After reigning Great Britain for 70 years, Her Majesty Queen Elizabeth II passed away last week at the age of 96, leaving her as the first British monarch to celebrate a Platinum Jubilee. Not only had she led her country to recover from World War II, but she had also seen Hong Kong’s economic take-off, a miracle that turned a once colonized fishing port into one of the world’s most important financial cities — locals hence referred to her as 事頭婆 (“boss lady”). This is also why some of the city’s most symbolic artefacts and architectures, included in this week’s city guide, are named after the late Queen.
Located in Mong Kok, Hong Kong’s most populated hub, Queen Elizabeth School was conceived in 1953, one year after the late Queen’s coronation, and started accepting students in 1954. QES is the first co-ed public school in the city and remains one of the best. Alma mater to numerous notable alumni contributing to all fields and industries, it has also nurtured its first straight-5** student in the past year’s HKDSE.
One of the aftermaths of WWII was a skyrocketing increase in population in Hong Kong, leaving the former Lai Chi Kok Hospital and Kowloon Hospital, the only two public hospitals in the Kowloon peninsula, overstressed. Queen Elizabeth Hospital came onto the scene in 1963, redirecting a portion of Kowloon’s patients from the overworked public hospitals. It was once the largest hospital in the British Commonwealth and still functions as one of Hong Kong’s most populated hospitals today, serving one-third of all cancer patients in the city. Not only that, but the public facility is also known for being a teaching center for young doctors in training. And it is worth noting that Queen Elizabeth II’s late husband, Prince Philip, Duke of Edinburgh, visited the city to lay the hospital’s foundation stone on March 7, 1959.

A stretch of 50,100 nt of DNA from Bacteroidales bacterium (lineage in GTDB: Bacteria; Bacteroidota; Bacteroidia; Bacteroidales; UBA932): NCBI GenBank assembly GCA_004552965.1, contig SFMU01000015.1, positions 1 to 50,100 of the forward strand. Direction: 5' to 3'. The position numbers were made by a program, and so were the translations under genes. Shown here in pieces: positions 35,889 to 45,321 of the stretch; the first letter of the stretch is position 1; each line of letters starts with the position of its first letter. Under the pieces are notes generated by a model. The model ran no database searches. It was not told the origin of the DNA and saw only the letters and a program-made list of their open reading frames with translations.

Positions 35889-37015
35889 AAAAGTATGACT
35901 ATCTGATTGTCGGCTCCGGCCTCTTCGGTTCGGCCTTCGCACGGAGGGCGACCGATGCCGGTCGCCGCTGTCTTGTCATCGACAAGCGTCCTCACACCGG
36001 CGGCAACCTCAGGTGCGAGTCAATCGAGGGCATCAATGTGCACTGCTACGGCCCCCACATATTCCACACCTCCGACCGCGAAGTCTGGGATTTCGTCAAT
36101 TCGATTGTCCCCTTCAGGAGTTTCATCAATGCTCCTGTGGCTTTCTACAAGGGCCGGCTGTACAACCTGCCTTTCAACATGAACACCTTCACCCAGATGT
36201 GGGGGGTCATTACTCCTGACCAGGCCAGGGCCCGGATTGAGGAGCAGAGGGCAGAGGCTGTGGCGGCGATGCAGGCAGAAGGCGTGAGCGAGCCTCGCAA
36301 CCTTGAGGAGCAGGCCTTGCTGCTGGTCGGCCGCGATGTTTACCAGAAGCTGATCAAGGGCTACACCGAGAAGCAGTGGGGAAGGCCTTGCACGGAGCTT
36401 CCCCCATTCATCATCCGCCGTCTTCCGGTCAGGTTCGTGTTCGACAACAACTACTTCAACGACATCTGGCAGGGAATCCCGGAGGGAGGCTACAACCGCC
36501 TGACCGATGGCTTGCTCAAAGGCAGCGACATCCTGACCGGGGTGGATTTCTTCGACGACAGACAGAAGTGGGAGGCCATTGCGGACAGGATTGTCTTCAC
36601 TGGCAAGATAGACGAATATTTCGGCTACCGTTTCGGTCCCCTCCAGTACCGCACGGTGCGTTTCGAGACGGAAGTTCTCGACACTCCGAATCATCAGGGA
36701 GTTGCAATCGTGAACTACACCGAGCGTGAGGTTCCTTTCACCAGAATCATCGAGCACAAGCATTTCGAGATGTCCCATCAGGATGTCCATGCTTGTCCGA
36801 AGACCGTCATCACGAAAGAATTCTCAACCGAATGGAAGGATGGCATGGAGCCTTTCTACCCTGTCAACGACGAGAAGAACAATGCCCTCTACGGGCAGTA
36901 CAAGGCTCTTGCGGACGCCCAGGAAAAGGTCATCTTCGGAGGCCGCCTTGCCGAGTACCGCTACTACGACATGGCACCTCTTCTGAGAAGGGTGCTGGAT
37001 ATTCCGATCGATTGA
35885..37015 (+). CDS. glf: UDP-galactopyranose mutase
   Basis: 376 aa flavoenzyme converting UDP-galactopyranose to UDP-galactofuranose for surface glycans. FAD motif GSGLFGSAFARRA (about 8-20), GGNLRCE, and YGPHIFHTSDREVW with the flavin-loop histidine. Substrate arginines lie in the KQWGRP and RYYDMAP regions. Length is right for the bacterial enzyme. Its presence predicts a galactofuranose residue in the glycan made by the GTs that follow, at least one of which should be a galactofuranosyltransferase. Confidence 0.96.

In 1952, a non-government-funded foundation donated HK$46,000 to build the former Queen Elizabeth Youth Centre, known nowadays as the MacPherson Stadium. In celebration of her visiting Hong Kong for the first time in 1975, the colonial government gave the Stadium a revamp in its current premises in Wan Chai. With multiple badminton and basketball courts, multi-purpose hall, as well as a 3,500-seater arena, the stadium has not only served the neighborhood as an exercising hub, it is also a landmark stage for home-grown musicians.
Her Majesty was known and loved for being down-to-earth. In 1975, colonial Hong Kong received the Queen herself for the first time, and her gracing Hong Man House in the public housing estate Oi Man Estate with her presence during her stay remains a memory the Ho Man Tin locals cherish.
Besides the architecture that we can see and visit, the Queen Elizabeth Foundation for the Mentally Handicapped, for the furtherance of the welfare, education and training of the mentally handicapped in Hong Kong, is one of the very few laws currently in effect that is named after Her Majesty.
And of course there are the old Hong Kong dollar coins stamped with Queen Elizabeth II’s side profile. However, the coins have slowly been replaced by the new ones stamped with a Bauhinia at the back.
As Hong Kong’s former “boss lady”, her influence reached beyond facilities in the colonial establishment to pop culture. In 1991, Taiwanese singer Lo Tai-yu released “Queen’s Road East”, a song named after the major road on Hong Kong Island. With Albert Leung’s lyrics that satirically express the city’s anxiety about the handover, the song made multiple indirect references to the still-reigning Queen Elizabeth II as a symbol of the British ruling class, contributing to the singer’s instant fame.
The British Consulate in Hong Kong will be open to mourners until this Friday, September 16.